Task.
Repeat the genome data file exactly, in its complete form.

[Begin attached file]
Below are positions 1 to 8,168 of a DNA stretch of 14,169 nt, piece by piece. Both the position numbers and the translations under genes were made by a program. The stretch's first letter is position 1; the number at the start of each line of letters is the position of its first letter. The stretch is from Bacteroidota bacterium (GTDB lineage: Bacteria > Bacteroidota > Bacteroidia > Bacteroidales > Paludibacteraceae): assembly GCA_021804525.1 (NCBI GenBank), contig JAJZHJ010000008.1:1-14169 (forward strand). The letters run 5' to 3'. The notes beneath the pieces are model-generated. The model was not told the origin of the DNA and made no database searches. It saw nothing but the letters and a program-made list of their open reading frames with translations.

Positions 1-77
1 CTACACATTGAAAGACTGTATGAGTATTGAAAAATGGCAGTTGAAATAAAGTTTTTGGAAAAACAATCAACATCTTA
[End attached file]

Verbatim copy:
Below are positions 1 to 8,168 of a DNA stretch of 14,169 nt, piece by piece. Both the position numbers and the translations under genes were made by a program. The stretch's first letter is position 1; the number at the start of each line of letters is the position of its first letter. The stretch is from Bacteroidota bacterium (GTDB lineage: Bacteria > Bacteroidota > Bacteroidia > Bacteroidales > Paludibacteraceae): assembly GCA_021804525.1 (NCBI GenBank), contig JAJZHJ010000008.1:1-14169 (forward strand). The letters run 5' to 3'. The notes beneath the pieces are model-generated. The model was not told the origin of the DNA and made no database searches. It saw nothing but the letters and a program-made list of their open reading frames with translations.

Positions 1-77
1 CTACACATTGAAAGACTGTATGAGTATTGAAAAATGGCAGTTGAAATAAAGTTTTTGGAAAAACAATCAACATCTTA